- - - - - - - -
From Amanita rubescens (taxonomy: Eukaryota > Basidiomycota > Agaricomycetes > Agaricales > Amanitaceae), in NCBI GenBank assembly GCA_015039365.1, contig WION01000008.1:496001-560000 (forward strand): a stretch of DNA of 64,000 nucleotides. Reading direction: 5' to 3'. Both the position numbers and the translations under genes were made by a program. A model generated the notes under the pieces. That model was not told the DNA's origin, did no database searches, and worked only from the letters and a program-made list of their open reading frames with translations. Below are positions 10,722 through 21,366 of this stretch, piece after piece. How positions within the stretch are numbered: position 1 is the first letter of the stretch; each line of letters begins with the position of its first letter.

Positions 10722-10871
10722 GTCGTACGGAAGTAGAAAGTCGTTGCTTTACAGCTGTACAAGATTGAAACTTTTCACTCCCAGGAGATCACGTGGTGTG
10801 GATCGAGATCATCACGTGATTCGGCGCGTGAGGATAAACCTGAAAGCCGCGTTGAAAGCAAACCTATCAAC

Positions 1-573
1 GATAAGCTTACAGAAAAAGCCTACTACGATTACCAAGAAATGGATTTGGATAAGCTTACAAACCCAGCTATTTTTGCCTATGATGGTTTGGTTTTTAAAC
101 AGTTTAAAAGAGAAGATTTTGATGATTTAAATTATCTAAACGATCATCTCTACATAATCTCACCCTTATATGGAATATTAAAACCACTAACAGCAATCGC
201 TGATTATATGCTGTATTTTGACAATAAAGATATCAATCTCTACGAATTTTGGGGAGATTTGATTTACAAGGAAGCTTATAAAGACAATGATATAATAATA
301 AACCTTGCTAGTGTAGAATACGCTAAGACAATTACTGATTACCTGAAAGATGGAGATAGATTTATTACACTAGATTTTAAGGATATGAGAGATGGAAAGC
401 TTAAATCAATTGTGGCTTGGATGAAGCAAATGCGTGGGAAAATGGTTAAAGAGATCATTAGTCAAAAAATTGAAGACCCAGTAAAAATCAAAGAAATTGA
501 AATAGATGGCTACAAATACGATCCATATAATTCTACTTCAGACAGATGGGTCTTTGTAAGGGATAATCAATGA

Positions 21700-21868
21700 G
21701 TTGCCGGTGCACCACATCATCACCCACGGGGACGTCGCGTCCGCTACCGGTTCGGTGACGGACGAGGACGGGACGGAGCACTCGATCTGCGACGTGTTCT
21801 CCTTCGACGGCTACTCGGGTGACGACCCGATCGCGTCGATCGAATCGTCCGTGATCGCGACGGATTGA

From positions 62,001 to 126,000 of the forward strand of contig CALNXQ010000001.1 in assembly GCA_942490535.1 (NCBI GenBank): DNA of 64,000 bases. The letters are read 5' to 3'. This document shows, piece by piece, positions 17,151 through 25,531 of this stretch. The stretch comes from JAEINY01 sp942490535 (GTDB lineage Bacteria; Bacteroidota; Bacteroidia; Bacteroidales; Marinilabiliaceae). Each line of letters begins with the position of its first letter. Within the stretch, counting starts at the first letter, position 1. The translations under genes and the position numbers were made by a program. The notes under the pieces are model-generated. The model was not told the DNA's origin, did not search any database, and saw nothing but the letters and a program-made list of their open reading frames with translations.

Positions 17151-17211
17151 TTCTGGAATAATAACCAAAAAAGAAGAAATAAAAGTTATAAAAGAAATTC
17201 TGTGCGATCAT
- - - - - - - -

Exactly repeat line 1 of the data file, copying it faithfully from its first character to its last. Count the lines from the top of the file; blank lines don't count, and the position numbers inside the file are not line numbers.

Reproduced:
From Amanita rubescens (taxonomy: Eukaryota > Basidiomycota > Agaricomycetes > Agaricales > Amanitaceae), in NCBI GenBank assembly GCA_015039365.1, contig WION01000008.1:496001-560000 (forward strand): a stretch of DNA of 64,000 nucleotides. Reading direction: 5' to 3'. Both the position numbers and the translations under genes were made by a program. A model generated the notes under the pieces. That model was not told the DNA's origin, did no database searches, and worked only from the letters and a program-made list of their open reading frames with translations. Below are positions 10,722 through 21,366 of this stretch, piece after piece. How positions within the stretch are numbered: position 1 is the first letter of the stretch; each line of letters begins with the position of its first letter.